Wrangling the muse is tricky. Some ideas falter and die. Either because the tone is wrong, the story is wrong. Or it's the character or the setting or the genre. Some take root, though, and I think most of those are the ones I start in the dark hours of the night. The family has gone to bed, and the house is quiet except for the ubiquitous creaks and rattles you hear when you're the only person awake.
I've flirted with this particular short story for a few weeks now as I figure out what long-term project I want to tackle next. I'd driven across town for a writing meeting three weeks ago and the muse geeked to my past experiences with traffic on Stadium as I curves toward Michigan Stadium and PiHi. I hate that road. I've had so many near misses on that stretch of four-lane I avoid it. Of course, the muse decides I need to write about that feeling and those experiences. Except, all I could develop were false starts. I didn't know what kind of story I was trying to write. First person, second person, third? Present or past tense? And let's not even talk about genre yet.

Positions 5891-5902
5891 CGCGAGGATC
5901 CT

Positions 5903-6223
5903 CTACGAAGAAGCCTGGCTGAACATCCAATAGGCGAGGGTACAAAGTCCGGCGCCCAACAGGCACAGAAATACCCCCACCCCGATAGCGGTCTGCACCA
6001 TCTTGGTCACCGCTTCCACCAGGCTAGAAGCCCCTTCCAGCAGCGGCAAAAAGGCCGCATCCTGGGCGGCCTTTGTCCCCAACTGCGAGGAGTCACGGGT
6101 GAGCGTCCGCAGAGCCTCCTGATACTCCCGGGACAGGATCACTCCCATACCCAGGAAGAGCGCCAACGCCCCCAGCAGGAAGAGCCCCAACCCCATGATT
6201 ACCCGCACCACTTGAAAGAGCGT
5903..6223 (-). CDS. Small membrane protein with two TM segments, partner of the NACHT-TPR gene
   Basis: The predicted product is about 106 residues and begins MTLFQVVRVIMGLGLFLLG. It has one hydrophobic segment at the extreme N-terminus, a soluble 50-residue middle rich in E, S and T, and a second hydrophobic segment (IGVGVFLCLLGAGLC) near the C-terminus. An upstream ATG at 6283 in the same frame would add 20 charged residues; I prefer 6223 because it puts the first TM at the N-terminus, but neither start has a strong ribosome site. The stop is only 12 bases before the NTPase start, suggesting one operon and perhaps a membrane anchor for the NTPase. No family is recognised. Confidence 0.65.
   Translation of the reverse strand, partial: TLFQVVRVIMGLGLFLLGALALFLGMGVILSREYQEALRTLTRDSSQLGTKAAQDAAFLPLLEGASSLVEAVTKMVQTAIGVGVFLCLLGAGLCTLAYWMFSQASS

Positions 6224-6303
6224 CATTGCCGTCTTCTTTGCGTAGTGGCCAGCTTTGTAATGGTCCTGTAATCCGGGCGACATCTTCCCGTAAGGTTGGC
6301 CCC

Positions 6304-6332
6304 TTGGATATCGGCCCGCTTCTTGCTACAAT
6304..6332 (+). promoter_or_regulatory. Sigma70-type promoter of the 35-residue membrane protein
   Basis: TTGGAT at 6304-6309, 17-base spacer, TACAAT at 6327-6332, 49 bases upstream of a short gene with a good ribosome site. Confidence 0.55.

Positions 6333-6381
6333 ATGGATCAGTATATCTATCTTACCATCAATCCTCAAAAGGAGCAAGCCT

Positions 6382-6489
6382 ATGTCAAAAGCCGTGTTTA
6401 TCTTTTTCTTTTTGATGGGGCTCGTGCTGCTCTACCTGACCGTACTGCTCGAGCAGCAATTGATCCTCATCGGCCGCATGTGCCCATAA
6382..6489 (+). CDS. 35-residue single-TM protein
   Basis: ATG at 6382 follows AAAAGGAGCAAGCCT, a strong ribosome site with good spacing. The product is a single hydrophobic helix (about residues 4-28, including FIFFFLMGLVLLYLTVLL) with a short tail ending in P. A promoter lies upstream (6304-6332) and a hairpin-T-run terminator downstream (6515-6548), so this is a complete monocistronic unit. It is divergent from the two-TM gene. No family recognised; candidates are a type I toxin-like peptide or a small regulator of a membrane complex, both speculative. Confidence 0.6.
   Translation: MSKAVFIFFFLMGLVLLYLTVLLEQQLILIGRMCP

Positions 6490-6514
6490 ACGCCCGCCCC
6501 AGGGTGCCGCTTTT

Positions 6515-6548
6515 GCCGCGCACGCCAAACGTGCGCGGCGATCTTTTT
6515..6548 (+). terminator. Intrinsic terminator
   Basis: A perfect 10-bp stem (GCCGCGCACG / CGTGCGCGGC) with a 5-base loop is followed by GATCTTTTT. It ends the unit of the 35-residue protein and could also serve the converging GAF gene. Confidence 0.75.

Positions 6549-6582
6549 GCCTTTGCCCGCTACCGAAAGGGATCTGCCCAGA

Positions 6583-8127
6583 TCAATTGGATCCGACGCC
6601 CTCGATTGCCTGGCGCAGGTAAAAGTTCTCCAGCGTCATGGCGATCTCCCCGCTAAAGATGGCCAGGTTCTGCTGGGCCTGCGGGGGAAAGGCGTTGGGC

Until last night. I don't know what other people experience when the voice you need rises from your subconscious. All I know is that groove is sweet. It doesn't let you sleep. It won't settle for a scribbled note on a sheet of paper. It demands a beginning. It demands work. Demands being started. Demands life.
After seeing the recent post about Eclipse Two opening for submissions tomorrow, I wanted to write something for Jonathan Strahan. I wanted to write something "unique and wonderful" and sell it to him.
So ... about 400 words of night writing. Enough to let the story take root. I'm going to like this one.